Think China — Uncertainties, Challenges, Expectations and Priorities


  • Majority of British businesses in China still ‘wait and see’ – why? Chamber offers an answer
  • Talking about semiconductor industry, ‘negotiate with China’ before it becomes pointless, Hermann Hauser explains in a conversation with Ting Zhang
  • Electronic vehicle sector boom in China, a decade-long story
  • Mitigate your IP risks in China, 5 steps recommended by experts

HOT TOPIC: British Business in China “Conditional Optimistic”

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Annual position paper from British Chamber of Commerce in China points to uncertainty and a lack of trust and clarity on regulations. Among surveyed businesses, 70 per cent were adopting a ‘wait-and-see approach’ to understand what specific policy support would be put in place.

There has been a clear rebound of optimism among British businesses in China since the end of 2022, due largely to the Chinese government’s shift in policy, according to the British Business in China: Position Paper 2023 released on May 23.

The optimism, however, is conditional on being able to restore the trust and certainty  needed to fully realise China’s undoubted market potential. Increasingly strained geopolitical relationships, a slowing global economy, growing talk of self-sufficiency, and shifting investor perceptions are the top challenges  clouding the short- and long-term business outlooks, according to the paper.

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China has emerged as a dominant player in the electric vehicle (EV) market, particularly in terms of supply chains, technology, and cost advantage, all of which have contributed to China’s rise in the industry.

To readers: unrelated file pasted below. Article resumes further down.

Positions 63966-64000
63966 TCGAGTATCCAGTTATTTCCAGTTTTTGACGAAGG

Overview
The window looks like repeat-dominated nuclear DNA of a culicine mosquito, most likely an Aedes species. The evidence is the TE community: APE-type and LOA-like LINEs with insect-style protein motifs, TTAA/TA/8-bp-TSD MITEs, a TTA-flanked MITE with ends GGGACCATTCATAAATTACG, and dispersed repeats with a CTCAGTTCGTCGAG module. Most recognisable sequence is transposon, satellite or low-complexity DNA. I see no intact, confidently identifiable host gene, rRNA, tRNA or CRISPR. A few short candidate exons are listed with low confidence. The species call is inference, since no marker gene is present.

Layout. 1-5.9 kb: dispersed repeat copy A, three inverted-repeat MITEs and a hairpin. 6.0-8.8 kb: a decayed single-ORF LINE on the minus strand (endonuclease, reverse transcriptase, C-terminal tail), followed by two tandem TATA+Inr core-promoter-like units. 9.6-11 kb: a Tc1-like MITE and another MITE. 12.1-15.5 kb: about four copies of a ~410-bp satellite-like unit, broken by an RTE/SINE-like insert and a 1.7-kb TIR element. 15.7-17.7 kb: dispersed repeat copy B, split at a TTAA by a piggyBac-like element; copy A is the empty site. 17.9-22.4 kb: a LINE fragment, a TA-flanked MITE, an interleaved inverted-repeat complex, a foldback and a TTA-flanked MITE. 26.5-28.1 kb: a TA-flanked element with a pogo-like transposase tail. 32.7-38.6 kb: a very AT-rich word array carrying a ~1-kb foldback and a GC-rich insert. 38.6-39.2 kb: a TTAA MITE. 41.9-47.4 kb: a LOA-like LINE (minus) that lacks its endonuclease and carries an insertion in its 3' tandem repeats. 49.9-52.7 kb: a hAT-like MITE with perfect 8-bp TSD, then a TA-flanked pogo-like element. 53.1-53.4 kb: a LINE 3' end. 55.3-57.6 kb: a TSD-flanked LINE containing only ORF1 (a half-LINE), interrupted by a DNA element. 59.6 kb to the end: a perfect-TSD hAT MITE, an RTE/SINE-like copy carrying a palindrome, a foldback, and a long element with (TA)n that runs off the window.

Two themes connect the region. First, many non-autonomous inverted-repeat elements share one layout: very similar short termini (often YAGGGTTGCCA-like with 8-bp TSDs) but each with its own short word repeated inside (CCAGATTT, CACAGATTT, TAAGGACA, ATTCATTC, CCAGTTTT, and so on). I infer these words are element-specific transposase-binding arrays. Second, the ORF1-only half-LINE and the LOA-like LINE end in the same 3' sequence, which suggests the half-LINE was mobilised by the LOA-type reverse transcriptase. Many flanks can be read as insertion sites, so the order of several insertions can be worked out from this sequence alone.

It currently holds the title of the world’s largest consumer and EV battery producer, and plays a crucial role in driving the global transition to EVs. China’s ambitious policies and incentives have also propelled the rapid development of its EV industry, which aims to combat air pollution and reduce dependence on fossil fuels.

Let’s take a closer look at the Chinese government’s policies and incentives in the EV sector, present data on the EV market and export of EVs in China, and highlight the available business opportunities.


In the latest interview with business/technology leaders, Ting spoke with Hermann Hauser, tech pioneer and founder/co-founder of a wide range of technology companies including Acorn Computers (where he helped spin out Arm).

Topics covered in the conversation include

  • The global semiconductor industry and the law of unintended consequence
  • Tech sovereignty and where the UK fits
  • The opportunities, opinions, and strategies, for succeeding in China
  • Advice to tech businesses, and engaging with China
  • Protecting IP in China

Click here to watch the interview.


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Not many people know the IP risks and mitigations better than the people at Intellectual Property Office(IPO), few companies know how to commercialise innovations in China without jeopardising IP rights better than the ones doing just that, such as And who else can claim to be better informed, skilled and experienced in preventing and mitigating IP risks in China than the IP service firms based in that market?

All three joined forces at a one-day in-person briefing on the latest developments in China’s IP sector, and strategies to safeguard and commercialise innovations held on May 24 in Cambridge to share their expertise.

Here’s the piece of advice on how to mitigate IP risks in China, in 5 steps, from experts’ view.